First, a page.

Every day near the end of a run on the Lester River, I would find myself on a precipice looking down at a vertically twisting ~20 ft column of water exploding in a fantastic hole in the pool below. The falls aptly entitled "Almost Always", as it is almost always portaged, lay before me. Each day I looked at Almost Always attempting to summon the the confidence I had had the year previous when I had first run it. The gumption slowly grew in me through day one and two of the paddling season. On the third day I was set in my mind to run it, but was impeded by late hours at the hospital. I rushed to the river frantically hoping someone would be willing to consider another lap with me. I was in luck.
My run of "Almost Always" last year... picture it with twice as much water.
We put on and began a steady pace... no hesitation, no pause to rest. My confidence bolstered with each passing rapid. And then carelessly, as a single rapid remained between me and "Almost Always", I was over turned in my haste. My first roll attempt failed. My second was interrupted by a rock striking my helmet. My flustered third attempt barely got my head above water. My fourth attempt floundered uselessly as I pulled my skirt swimming in the river's icy grip. I retreated to shore and began running to catch my boat as it swept down stream. When it had finally been herded to shore, I discovered that "Almost Always" had left it's mark by indenting my boat's bow . The river chastened me for my over confidence and I left feeling like a fool for missing my rolls.
My pride bruised, I went the next day and took to the river and used the run to rebuild my resolve. A day later I was again mentally ready as I stood on the threshold of falls analyzing the line. My self and another companion spent 30 min contemplating the possibility of a run, both teetering on the edge of resolution. my fellow paddler climbed into his boat while I watched him style the line.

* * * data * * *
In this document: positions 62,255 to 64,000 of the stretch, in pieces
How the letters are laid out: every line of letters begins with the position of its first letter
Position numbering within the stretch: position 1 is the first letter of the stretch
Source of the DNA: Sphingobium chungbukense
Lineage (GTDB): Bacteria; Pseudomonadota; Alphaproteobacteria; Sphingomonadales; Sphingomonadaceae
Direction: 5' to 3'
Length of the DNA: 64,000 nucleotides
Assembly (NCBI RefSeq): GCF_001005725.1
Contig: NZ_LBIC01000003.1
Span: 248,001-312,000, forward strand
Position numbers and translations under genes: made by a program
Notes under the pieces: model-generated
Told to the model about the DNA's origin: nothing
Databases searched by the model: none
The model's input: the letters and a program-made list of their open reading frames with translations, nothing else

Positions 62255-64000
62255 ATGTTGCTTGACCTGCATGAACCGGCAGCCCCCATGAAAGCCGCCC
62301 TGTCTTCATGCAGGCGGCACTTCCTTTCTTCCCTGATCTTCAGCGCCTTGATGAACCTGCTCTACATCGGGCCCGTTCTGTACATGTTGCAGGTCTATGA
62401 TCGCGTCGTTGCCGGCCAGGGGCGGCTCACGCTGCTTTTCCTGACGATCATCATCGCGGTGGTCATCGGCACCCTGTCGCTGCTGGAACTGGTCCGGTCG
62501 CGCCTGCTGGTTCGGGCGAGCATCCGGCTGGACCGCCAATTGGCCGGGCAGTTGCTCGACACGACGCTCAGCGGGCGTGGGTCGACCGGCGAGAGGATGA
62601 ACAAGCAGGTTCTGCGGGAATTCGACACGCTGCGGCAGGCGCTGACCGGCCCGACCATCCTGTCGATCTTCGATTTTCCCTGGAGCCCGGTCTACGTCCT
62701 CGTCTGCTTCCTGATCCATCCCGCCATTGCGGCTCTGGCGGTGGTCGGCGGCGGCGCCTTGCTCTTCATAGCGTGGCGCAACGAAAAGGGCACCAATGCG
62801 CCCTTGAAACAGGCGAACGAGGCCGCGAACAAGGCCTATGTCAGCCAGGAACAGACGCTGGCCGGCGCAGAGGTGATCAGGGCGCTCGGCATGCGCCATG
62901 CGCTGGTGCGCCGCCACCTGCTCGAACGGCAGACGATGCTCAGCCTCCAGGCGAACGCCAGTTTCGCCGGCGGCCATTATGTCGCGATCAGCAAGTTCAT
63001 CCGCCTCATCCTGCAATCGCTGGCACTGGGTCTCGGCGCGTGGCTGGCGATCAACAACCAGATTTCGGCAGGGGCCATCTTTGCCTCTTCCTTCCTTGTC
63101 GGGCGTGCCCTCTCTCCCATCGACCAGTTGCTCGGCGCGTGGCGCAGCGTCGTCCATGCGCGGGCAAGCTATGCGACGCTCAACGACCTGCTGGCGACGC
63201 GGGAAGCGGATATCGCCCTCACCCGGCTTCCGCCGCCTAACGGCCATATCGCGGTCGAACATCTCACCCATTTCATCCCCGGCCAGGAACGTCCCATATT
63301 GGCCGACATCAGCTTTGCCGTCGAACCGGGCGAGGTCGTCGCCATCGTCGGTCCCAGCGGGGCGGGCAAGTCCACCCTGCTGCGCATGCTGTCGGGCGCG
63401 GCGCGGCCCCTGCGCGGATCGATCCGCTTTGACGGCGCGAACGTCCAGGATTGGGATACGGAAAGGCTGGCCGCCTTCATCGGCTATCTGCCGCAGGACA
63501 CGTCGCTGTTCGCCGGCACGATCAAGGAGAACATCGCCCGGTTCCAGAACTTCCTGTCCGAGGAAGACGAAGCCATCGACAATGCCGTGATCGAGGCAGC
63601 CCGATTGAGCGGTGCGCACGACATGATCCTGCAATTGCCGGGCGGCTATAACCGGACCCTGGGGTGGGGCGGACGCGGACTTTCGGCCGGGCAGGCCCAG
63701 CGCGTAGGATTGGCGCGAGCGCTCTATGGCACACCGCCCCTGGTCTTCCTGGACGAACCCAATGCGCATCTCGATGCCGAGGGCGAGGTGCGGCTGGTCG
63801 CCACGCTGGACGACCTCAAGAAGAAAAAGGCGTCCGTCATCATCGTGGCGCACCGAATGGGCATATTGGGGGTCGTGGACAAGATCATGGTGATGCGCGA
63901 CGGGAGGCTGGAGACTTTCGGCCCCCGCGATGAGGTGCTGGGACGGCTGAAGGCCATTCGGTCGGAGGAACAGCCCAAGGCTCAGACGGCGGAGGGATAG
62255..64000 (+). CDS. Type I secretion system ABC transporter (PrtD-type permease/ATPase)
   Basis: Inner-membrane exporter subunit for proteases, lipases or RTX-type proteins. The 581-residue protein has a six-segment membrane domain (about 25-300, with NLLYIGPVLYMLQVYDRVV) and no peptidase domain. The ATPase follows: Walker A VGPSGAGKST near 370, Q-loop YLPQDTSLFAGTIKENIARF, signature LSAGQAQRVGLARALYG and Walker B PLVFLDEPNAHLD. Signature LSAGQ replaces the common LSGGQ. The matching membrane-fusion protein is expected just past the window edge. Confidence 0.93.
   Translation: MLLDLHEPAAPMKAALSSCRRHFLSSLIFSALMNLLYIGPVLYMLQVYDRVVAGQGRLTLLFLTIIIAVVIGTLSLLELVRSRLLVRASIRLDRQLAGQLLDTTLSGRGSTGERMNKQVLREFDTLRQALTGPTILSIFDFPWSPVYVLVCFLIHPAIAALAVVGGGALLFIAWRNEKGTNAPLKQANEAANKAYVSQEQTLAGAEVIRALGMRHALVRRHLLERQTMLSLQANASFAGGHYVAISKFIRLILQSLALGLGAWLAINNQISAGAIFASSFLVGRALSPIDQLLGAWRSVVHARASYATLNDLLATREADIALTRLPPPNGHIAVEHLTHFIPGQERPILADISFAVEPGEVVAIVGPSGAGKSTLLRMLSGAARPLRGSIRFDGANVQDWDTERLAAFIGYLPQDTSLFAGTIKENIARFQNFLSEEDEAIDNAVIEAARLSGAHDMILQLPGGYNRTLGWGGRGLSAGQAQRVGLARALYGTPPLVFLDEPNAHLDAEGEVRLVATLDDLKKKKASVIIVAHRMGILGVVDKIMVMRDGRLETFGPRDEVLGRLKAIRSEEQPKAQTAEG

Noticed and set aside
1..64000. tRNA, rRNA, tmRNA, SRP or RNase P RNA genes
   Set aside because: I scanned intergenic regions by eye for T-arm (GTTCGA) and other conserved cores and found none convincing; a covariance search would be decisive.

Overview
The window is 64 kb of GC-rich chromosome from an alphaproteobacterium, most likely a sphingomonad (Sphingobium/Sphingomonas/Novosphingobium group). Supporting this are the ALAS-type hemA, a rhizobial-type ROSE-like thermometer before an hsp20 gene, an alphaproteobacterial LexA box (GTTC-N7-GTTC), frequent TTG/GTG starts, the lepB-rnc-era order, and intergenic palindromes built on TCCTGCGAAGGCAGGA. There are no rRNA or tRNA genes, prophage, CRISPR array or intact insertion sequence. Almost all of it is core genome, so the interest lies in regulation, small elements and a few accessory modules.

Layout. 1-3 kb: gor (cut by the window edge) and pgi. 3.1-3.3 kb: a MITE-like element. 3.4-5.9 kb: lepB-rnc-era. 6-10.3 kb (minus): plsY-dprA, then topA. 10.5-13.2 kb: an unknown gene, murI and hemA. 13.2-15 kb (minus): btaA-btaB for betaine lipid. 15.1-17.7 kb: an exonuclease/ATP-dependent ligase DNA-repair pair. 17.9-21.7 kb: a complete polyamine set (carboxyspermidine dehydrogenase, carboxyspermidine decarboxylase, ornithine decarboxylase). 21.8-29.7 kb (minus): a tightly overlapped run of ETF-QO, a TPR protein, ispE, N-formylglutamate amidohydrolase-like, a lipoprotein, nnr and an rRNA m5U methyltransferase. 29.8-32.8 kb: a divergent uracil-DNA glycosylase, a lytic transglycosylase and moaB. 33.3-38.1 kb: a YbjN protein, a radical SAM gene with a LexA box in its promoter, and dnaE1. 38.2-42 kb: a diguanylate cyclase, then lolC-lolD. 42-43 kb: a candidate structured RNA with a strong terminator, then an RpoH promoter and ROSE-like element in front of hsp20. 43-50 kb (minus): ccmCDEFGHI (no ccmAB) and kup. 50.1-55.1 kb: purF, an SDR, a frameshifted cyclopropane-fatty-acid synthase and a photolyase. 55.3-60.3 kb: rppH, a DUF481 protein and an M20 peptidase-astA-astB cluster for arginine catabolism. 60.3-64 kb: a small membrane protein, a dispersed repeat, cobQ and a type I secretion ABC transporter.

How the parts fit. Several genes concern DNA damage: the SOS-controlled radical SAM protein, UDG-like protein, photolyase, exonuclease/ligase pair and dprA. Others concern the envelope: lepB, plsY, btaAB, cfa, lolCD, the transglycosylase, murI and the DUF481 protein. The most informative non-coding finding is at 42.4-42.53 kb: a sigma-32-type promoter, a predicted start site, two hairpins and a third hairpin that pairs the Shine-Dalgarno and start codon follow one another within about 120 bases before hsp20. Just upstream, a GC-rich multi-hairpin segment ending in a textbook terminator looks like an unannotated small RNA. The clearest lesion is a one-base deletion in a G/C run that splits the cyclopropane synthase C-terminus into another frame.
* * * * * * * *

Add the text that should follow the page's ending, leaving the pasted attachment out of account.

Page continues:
I still had my doubts as I slipped into my boat. Yet despite them I found myself pushing my kayak from shore in utter focus on the task at hand. I paddled through a small wave as my eye caught hold of my line. The water was high and the current opposed my efforts to stay on line and I paddled furiously as it was proving unexpectedly difficult to attain the right hand lip of the falls. By a small margin I snuck past threatening disaster, and was relieved to find myself riding into the vertical and falling with the water. Yet widening eyes quickly replaced my relief as I braced for collision with the hole below. It rose up and enveloped in a wall of exploding whiteness as I soon found myself less than upright and readied my roll for when calm would inevitably ensue. I emerged to the surface and raised a fist in exultant glory, grinning over my shoulder at what had been accomplished.
The summoning of strength and the majesty of overcoming fear and doubt brings a burning satisfaction to one. And we can all lay claim to parallels of this experience in our lives. I drove home warmly jubilant and endowed with an overreaching appreciation for the gift of this day whose sun was now setting.